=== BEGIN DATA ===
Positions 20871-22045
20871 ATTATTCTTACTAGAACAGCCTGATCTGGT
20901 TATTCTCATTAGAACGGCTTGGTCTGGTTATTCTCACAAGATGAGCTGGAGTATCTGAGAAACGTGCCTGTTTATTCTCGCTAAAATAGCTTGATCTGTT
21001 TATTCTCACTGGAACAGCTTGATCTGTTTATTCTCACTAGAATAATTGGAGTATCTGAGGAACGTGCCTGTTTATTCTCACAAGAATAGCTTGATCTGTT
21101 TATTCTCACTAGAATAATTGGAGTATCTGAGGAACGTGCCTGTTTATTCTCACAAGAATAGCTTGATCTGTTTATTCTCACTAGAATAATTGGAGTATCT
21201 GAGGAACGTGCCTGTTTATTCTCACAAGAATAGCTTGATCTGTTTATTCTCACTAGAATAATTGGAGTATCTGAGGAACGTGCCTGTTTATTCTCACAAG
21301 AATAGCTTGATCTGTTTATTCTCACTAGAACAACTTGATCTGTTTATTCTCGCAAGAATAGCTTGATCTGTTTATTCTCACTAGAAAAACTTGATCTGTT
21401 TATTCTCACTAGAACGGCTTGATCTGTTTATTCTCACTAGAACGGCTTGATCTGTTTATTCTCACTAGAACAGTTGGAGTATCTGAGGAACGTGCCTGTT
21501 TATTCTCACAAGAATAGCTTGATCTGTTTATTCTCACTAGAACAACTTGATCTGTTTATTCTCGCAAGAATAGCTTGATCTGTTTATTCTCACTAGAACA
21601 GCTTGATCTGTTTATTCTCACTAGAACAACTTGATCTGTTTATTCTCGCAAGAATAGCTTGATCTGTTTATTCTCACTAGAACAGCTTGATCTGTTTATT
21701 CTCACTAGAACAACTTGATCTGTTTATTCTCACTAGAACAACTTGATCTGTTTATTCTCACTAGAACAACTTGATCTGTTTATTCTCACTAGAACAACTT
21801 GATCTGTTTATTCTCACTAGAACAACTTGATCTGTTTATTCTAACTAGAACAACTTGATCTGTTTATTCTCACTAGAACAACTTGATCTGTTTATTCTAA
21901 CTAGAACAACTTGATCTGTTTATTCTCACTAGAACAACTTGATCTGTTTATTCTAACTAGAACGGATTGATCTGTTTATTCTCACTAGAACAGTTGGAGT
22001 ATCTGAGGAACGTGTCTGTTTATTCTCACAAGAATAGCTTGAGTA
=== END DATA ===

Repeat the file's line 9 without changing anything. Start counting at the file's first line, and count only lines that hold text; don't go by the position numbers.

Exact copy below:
21501 TATTCTCACAAGAATAGCTTGATCTGTTTATTCTCACTAGAACAACTTGATCTGTTTATTCTCGCAAGAATAGCTTGATCTGTTTATTCTCACTAGAACA